Sunday, June 20, 2021

Fort Worth Water Dept: Taste & Odor of Drinking Water Greatly Improved

The taste and odor issues in Fort Worth’s water supply are showing substantial improvement following ozone treatment.

The high geosmin levels in the raw water blend, which were responsible for the earthy taste and odor, have come down substantially since late-January where they peaked at 864 nanograms per liter (ng/L). As of February 10, the raw water blend was 104 ng/L with the level of geosmin in the finished water delivered to customer taps down to 10 ng/L.

As the taste and odor of the water continues to improve, the Fort Worth Water Department offers continued assurance the water has always been safe for drinking, cooking, bathing and all other purposes.

Fort Worth Water Dept: Taste & Odor Issues Persist

The taste and odor issues in Fort Worth’s water supply persist, and the Fort Worth Water Department is doing all it can to try and alleviate the issue. The department has increased the dosing of ozone and has begun blending the water from Lake Benbrook with water from Cedar Creek Lake. Ozone is used to disinfect the drinking water, and it can help with resolving taste and odor issues, but not in all cases.

The naturally-occurring organic compound responsible for the earthy taste and odor is geosmin. Geosmin is produced by bacteria in soil and algae found in surface water. Cold temperatures kill off the algae in surface water, and the dead algae release the geosmin.

This week’s test results unfortunately indicate the geosmin count in Lake Benbrook has almost doubled from two weeks ago. It is now greater than 1,000 nanograms per liter (or parts per trillion). Tarrant Regional Water District indicates this is the highest levels seen in several years.

The Water Department assures customers the water is safe for drinking, cooking, bathing and all other purposes, even though it has an earthy smell and taste.

The issue became noticeable the week of January 6, 2014 when TRWD switched the water supply for the Rolling Hills and Westside water treatment plants to Lake Benbrook because of construction and maintenance on the pipeline from Richland-Chambers Reservoir. That pipeline is scheduled to be out of service through most of February.

Customers may improve the taste of their drinking water by:

·       refrigerating the water in an open container; or

·       adding a slice of lemon or lime.

The wholesale customers that regularly purchase water include Bethesda Water Supply Corp., Burleson, Crowley, Dallas/Fort Worth International Airport, Dalworthington Gardens, Edgecliff Village, Everman, Forest Hill, Grand Prairie, Haltom City, Haslet, Hurst, Keller, Kennedale, Lake Worth, Northlake, North Richland Hills, Richland Hills,  Roanoke, Saginaw, Southlake, Trophy Club Municipal Utility District, Westlake, Westover Hills, Westworth Village and White Settlement.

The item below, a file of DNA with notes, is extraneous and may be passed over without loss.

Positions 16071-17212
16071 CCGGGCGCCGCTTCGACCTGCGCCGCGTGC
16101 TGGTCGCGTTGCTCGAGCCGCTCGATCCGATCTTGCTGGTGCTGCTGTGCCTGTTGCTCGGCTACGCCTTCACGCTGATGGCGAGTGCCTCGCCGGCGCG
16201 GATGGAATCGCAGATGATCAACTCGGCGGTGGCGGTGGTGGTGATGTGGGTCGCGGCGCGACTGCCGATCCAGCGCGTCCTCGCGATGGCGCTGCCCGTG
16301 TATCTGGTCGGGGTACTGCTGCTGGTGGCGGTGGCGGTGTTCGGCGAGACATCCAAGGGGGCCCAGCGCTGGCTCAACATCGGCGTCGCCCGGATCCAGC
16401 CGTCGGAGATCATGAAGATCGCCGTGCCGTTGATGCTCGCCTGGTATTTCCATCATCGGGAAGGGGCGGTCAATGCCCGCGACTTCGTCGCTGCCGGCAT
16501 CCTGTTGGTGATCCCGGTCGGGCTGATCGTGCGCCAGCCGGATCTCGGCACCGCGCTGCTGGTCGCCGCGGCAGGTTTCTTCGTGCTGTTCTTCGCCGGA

Source water change creates taste & odor issues; Water safe to drink

FORT WORTH, Texas – The Fort Worth Water Department is experiencing changes in the taste and odor of the drinking water coming from the Rolling Hills and Westside water treatment plants. The Water Department assures customers the water is safe for drinking, cooking, bathing and all other purposes, even though it has an earthy smell and taste.

Last week, Tarrant Regional Water District switched the water supply for the treatment plants to Lake Benbrook because of maintenance on the pipeline from Richland-Chambers Reservoir.   TRWD also had to shut down the line from Cedar Creek Lake last Friday because of a break on that line. In addition, water quality data from TRWD indicates the levels of geosmin have been steadily rising in recent months. This is a normal occurrence for this time of year. Cold temperatures kill off algae in surface water, and the dead algae release the geosmin.

In an attempt to try and resolve the issue, the department has increased the dosage of ozone at both treatment plants. Ozone is used to disinfect the drinking water, and it can help with resolving taste and odor issues, but not in all cases.
Geosmin is a naturally occurring compound produced by bacteria in soil and algae found in surface water. Cold temperatures kill off the algae in surface water, and the dead algae release the geosmin. Customers may improve the taste of their drinking water by:

  • refrigerating the water in an open container; or
  • adding a slice of lemon or lime.

The wholesale customers that regularly purchase water include Bethesda Water Supply Corp., Burleson, Crowley, Dallas/Fort Worth International Airport, Dalworthington Gardens, Edgecliff Village, Everman, Forest Hill, Grand Prairie, Haltom City, Haslet, Hurst , Keller, Kennedale, Lake Worth, Northlake, North Richland Hills, Richland Hills, Roanoke, Saginaw, Southlake, Trophy Club Municipal Utility District, Westlake, Westover Hills, Westworth Village and White
Settlement.